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Far From the Caribbean, a Sea I Can Call My Own

Reposted from Caribbean Lady Gathers Moss
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I have always been very nonchalant about beaches, seas and oceans. My ancestors arrived on the shores on Barbados, Jamaica and Trinidad, so I have every right to be. The Caribbean was mine!

I’d turn my nose up at invites to the “beach” in Barcelona. Stones and green-brown water? I will sit on the promenade and drink sangria, thank you very much.

The French Riviera? Sure the water is blue, but cold nuh backside, and what’s with the boulders?

South African beaches are good to look at, but even a toe will freeze off in that Atlantic-meets-Indian melee. Plus the sharks are friendlier there.

I have yet to see the Indian Ocean on ground level, but it just seems so temperamental!

With the Caribbean Sea, you are afforded unblemished turquoise waters where underwater tea parties can be had. Waters so still, folks can congregate at around 6 a.m. blessed with shower caps, wade and ground. White-ish sands for long walks. Beauty so pure and unadulterated at a certain time of day that you just can’t look at it directly.

When I first got to the Pacific, I was expecting a scene to rival the Caribbean. I was initially sourly disappointed. I railed to my home-based friends about the brown stuff in the water. While it was beautiful and blue, there was always something to interrupt. A friend and I discussed how, in spite of everywhere that we’d travelled, nothing (NZ, SA, Tanzania and Namibia excepted) compared to the beauty of the Caribbean.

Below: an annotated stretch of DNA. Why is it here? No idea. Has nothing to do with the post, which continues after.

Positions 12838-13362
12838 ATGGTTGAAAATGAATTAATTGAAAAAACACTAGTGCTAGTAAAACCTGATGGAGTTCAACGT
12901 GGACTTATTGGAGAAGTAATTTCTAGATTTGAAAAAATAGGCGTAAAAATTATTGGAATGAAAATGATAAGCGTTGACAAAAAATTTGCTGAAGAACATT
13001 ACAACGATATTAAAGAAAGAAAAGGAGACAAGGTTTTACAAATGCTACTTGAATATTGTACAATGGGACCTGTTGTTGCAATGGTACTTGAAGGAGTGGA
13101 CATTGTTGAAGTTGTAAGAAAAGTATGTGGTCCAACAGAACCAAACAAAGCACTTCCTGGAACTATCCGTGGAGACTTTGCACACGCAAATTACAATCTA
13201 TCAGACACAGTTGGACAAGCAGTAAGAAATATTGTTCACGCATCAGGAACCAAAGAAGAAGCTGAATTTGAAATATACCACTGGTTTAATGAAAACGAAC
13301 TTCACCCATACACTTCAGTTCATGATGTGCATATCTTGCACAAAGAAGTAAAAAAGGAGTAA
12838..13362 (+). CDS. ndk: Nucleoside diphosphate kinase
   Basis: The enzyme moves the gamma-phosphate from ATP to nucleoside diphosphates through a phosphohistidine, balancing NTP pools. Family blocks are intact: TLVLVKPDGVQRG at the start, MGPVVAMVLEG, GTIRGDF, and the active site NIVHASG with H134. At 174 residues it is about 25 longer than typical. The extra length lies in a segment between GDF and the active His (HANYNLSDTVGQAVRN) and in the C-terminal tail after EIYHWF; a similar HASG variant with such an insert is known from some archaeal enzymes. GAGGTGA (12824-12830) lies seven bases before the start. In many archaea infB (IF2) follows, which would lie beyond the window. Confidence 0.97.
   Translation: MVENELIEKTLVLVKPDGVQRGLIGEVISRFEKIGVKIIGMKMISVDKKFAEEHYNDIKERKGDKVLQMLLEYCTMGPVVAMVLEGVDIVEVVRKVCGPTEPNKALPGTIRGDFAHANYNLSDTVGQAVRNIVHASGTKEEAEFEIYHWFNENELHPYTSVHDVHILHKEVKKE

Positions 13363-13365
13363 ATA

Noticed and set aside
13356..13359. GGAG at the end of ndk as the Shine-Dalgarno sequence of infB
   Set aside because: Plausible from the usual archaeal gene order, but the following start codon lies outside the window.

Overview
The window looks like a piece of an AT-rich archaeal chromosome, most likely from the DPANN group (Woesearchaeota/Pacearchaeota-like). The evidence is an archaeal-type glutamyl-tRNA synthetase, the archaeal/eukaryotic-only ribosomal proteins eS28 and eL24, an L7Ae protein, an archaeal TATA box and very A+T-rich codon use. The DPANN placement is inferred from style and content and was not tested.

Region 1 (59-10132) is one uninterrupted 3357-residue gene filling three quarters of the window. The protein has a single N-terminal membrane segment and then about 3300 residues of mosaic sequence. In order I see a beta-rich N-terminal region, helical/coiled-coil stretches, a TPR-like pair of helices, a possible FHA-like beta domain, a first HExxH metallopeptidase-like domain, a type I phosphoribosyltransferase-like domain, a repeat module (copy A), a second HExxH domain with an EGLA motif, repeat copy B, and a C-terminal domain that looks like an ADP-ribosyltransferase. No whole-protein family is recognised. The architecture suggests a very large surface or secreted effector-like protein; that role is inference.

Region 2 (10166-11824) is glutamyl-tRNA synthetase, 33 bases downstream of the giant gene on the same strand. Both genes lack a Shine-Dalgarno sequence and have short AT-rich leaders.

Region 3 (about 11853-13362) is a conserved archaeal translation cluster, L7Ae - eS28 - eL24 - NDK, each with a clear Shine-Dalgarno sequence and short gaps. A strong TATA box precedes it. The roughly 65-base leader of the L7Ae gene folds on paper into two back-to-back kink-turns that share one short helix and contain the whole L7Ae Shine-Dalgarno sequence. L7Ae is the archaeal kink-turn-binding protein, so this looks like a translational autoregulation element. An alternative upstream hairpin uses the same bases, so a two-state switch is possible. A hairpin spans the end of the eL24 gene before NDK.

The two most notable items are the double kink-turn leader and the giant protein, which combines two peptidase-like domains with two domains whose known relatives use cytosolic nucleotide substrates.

Then over Easter, I caught a boat and went up the Yasawa chain of islands and encountered islands so beautiful, at one point the cloud cover and sun made me seriously wonder if I was in the Matrix.

I’ve always been curious about the philosophers who believed reality was all perception, a creation of the individual. Interesting but extremely narcissistic.

The beach on the island we chose to stay at was pristine but interrupted. Brown from on top invading the flawless blue. I went in anyway, this time with a snorkel. The brown was in fact pink and purple, blue and sometimes yellow. Beautiful coral, living and breathing. We were all careful to steer clear of touching by accident. Fish of every colour and size imaginable.

Once I stopped only judging the beach on what I thought it could do for me from the top, what came with the interruption made my days. I could and did visit the reefs as frequently as I could. I wrote home inquiring as to what happened to our reefs. Was Barbados the reef? Where are the new inhabitants? What about the rest? Where are our reefs?!

I gotta say, the tourism here is different too. Maybe because it isn’t easy to get to, but the tourists here are so respectful of the space. Even more than the tourists, the locals are very clear about how the space should be treated, taking cues from the ancient religions that are now mushed together with whatever version of Christianity suits the village.

I love my region and hope we will treasure our space differently than we have in the past, more than just for our use, as if it exists just for us. Either way, I may have found a sea with a few more stories to tell than the one I thought was mine. We’ll see. In any case, I’m going visiting again soon.

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One Comment

  1. Interesting – what a long way you had to travel though to finally find a setting comparable to the Caribbean!

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